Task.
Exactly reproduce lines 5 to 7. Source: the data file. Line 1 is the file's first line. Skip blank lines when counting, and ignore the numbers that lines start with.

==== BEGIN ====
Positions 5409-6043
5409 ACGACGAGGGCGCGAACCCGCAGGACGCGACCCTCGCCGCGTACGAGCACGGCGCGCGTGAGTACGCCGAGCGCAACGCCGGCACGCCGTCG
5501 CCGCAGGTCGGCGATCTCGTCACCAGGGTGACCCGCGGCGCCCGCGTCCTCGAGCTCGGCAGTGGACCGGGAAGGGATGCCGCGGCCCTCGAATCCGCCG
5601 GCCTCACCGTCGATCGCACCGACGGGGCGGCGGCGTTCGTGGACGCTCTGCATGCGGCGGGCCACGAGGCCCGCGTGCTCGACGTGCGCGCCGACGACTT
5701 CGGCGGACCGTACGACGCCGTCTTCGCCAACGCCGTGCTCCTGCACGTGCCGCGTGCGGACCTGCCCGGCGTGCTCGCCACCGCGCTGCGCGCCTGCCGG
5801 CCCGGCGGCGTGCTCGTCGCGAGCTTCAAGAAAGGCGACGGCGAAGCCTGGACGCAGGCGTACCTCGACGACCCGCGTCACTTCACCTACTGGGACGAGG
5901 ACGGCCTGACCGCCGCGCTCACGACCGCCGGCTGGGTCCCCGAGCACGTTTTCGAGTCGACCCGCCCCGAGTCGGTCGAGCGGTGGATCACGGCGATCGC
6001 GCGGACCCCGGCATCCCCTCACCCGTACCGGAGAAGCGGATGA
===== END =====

5701 CGGCGGACCGTACGACGCCGTCTTCGCCAACGCCGTGCTCCTGCACGTGCCGCGTGCGGACCTGCCCGGCGTGCTCGCCACCGCGCTGCGCGCCTGCCGG
5801 CCCGGCGGCGTGCTCGTCGCGAGCTTCAAGAAAGGCGACGGCGAAGCCTGGACGCAGGCGTACCTCGACGACCCGCGTCACTTCACCTACTGGGACGAGG
5901 ACGGCCTGACCGCCGCGCTCACGACCGCCGGCTGGGTCCCCGAGCACGTTTTCGAGTCGACCCGCCCCGAGTCGGTCGAGCGGTGGATCACGGCGATCGC